by Jennifer Wallis
Even though we all live on this planet together, your credit rating can make a world of difference in the life that you lead. It’s simple to take for granted how deeply the credit decisions you’re making now will affect you for years to come.
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While credit mistakes don’t have to haunt you for the rest of your life, the choices you make now will be the compass that points you toward either Easy Street or the Hard Road for at least the next seven years. There are two paths you can go by and the choice is up to you.
Life on Easy Street
Let’s say that you have handled credit perfectly. As a young adult, you obtained a couple of credit cards and loans. You paid them back exactly on time and maybe even sent extra money to get them paid off early. You have never been at the limit on your credit cards and have never become overextended. You have built a credit record that tells potential lenders that if they lend you money, you can be trusted to pay it back. Lenders dream of customers like you so this will give you access to Easy Street when it comes to getting future credit.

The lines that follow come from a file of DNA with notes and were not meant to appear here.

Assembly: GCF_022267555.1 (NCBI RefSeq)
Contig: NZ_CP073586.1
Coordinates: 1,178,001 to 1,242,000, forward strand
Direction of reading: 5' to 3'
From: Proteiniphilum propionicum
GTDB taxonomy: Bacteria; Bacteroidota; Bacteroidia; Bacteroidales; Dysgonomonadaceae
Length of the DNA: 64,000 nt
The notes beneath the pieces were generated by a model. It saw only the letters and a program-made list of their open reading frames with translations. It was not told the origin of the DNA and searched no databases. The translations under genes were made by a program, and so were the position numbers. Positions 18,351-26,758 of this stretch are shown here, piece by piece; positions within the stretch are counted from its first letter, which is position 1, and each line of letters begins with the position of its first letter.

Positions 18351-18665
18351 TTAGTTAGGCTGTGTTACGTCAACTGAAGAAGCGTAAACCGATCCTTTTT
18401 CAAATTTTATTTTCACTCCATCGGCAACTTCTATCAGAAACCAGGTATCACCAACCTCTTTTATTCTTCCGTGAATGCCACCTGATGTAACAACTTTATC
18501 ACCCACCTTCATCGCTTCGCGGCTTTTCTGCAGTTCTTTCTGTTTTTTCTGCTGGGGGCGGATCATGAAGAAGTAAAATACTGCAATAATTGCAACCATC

Credit card companies pay millions of dollars to obtain lists from the credit bureaus of clients who have borrowed money and have paid it back as planned. They will fill your mailbox with pre-approved credit card offers, promises of platinum cards with 7% fixed interest rates, and will offer free gifts just for borrowing money from them.
Easy Street is lined with car dealers who will give you great car prices and low (sometimes around 4%) interest rates. Credit unions and banks welcome you with open arms and offer personal loans at 6% interest when they catch a glimpse of your outstanding payment history.
On Easy Street, it isn’t a matter of whether you can obtain credit or not; It’s a matter of which lender is willing to make you the best deal. They will be competing for your business. This position allows you to shop around and take advantage of the best deal. It also allows you to borrow money for much lower interest than someone with less than stellar credit.
Lessons Learned on the Hard Road
Now let’s assume that your credit isn’t so perfect. Maybe you were started off on the right road but circumstances were beyond your control and a divorce, job loss, or medical problems changed your course. Now, you find yourself with a track record of late payments, outstanding, unpaid debts and maxed out credit cards.